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Home > News > Report

The 2nd Green Revolution, courtesy the US?

George Iype in Hyderabad | March 03, 2006 09:54 IST
Last Updated: March 03, 2006 12:09 IST


Will United States President George W Bush's visit herald India's second Green Revolution? It most probably may.

To begin with, President Bush is expected to announce $100 million (about Rs 440 crore) for development in agriculture under the US-India Knowledge Initiative on Agriculture.

This will complement the efforts of the Indian agricultural scientists, who in the last few months have laid a strong foundation for ushering in the second Green Revolution.

The foundation for this great leap forward is the National Commission on Farmers headed by the architect of India's first Green Revolution Dr M S Swaminathan, who has devised a massive programme for agricultural renewal.

The commission has suggested five components:

  • Soil health enhancement
  • Water harvesting and sustainable and equitable use of water
  • Access to affordable credit and crop and life insurance reform
  • Development of appropriate technologies and improved opportunities
  • Infrastructure and regulations for marketing of produce

But what is the US role in ushering in the revolution? Here's how:

The US accounts for 30 percent of global food production with only 4.6 per cent of the world's population. Only 4 percent of the US population is engaged in farming.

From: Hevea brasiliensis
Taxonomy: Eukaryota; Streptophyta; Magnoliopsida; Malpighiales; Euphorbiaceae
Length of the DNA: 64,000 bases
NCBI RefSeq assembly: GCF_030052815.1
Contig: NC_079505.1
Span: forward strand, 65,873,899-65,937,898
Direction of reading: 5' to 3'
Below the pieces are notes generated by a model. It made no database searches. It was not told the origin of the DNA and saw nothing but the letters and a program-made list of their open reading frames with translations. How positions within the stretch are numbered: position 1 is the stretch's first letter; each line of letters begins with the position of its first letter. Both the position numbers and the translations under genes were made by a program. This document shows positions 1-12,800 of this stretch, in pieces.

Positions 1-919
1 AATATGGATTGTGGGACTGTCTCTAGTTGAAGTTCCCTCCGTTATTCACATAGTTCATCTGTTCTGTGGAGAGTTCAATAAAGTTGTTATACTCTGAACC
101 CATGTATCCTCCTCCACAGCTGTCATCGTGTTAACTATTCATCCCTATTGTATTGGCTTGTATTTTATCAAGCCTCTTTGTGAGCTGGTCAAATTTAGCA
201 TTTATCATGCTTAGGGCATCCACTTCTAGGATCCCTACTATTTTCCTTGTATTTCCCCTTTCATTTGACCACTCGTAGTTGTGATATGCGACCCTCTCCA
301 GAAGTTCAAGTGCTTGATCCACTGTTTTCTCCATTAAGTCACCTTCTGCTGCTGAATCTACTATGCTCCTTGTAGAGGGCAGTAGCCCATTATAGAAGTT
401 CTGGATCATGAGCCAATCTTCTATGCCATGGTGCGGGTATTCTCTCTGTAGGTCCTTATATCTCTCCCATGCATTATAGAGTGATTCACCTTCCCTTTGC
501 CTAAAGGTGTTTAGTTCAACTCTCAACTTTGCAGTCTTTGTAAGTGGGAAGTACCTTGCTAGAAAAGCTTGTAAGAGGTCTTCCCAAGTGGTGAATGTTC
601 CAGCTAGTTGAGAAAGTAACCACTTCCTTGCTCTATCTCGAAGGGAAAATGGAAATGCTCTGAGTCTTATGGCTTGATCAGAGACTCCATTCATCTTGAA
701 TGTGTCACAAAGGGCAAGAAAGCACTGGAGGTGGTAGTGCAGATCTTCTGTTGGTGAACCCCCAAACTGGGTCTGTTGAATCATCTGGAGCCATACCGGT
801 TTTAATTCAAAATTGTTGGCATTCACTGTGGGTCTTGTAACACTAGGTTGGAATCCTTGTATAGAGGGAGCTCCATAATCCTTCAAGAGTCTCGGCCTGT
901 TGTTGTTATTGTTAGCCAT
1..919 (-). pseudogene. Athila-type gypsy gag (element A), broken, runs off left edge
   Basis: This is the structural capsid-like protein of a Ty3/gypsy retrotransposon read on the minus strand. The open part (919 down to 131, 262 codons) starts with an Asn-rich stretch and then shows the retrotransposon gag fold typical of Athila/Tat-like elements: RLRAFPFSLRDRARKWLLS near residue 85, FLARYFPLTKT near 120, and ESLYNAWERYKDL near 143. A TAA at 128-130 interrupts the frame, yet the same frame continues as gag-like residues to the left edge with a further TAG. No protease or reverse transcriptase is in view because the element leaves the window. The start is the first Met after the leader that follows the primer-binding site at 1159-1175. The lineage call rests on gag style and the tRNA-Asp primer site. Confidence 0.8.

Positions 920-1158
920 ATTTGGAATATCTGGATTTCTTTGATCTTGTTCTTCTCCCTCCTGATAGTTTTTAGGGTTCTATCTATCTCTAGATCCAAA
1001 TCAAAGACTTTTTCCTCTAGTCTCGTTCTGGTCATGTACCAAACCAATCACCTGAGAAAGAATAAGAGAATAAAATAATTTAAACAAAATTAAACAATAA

Bush's meeting with agricultural scientists and farmers in Hyderabad on Friday comes in the backdrop of the US-India Knowledge Initiative on Agriculture that was formulated during Prime Minister Manmohan Singh's US visit in July last year.

The goal of the Initiative is to re-energise the agricultural relationship between the two nations through collaborative efforts in agricultural research, education and commercial linkages.

As per the plan, a jointboard made up of eight members from academia, government and the private sector in both countries have recommended specific projects and funding sources has been formed.

American Foreign Agricultural Service Administrator Ellen Terpstra co-chairs the board with Indian Council for Agricultural Research chief Mangala Rai.

Nobel Laureate Norman Borlaug and M S Swaminathan are the honorary advisers to the US and Indian wings of the board, respectively.Borlaug and Swaminathan are to meet Bush on Friday to brief him on the initiative.

Some areas of collaboration that the two countries will now embark on include:

  • Agricultural research on sustainable agriculture and marketing systems
  • The use of new information and communication technologies
  • Implementation of international food safety and sanitary requirements, and
  • Other priority areas as determined by the board.

Scientists at the Acharya N G Ranga Agricultural University say this initiative between the US and India will definitely emerge as the foundation stone for the second Green Revolution.





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